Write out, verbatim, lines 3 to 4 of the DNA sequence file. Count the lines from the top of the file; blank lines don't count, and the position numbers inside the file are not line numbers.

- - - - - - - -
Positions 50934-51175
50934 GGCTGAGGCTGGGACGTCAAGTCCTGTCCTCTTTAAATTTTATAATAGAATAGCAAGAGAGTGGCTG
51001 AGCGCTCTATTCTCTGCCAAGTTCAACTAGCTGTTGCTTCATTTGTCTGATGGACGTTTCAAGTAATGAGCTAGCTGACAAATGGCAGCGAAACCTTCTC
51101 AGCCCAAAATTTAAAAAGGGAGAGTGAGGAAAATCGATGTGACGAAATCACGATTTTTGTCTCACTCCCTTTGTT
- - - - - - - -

51001 AGCGCTCTATTCTCTGCCAAGTTCAACTAGCTGTTGCTTCATTTGTCTGATGGACGTTTCAAGTAATGAGCTAGCTGACAAATGGCAGCGAAACCTTCTC
51101 AGCCCAAAATTTAAAAAGGGAGAGTGAGGAAAATCGATGTGACGAAATCACGATTTTTGTCTCACTCCCTTTGTT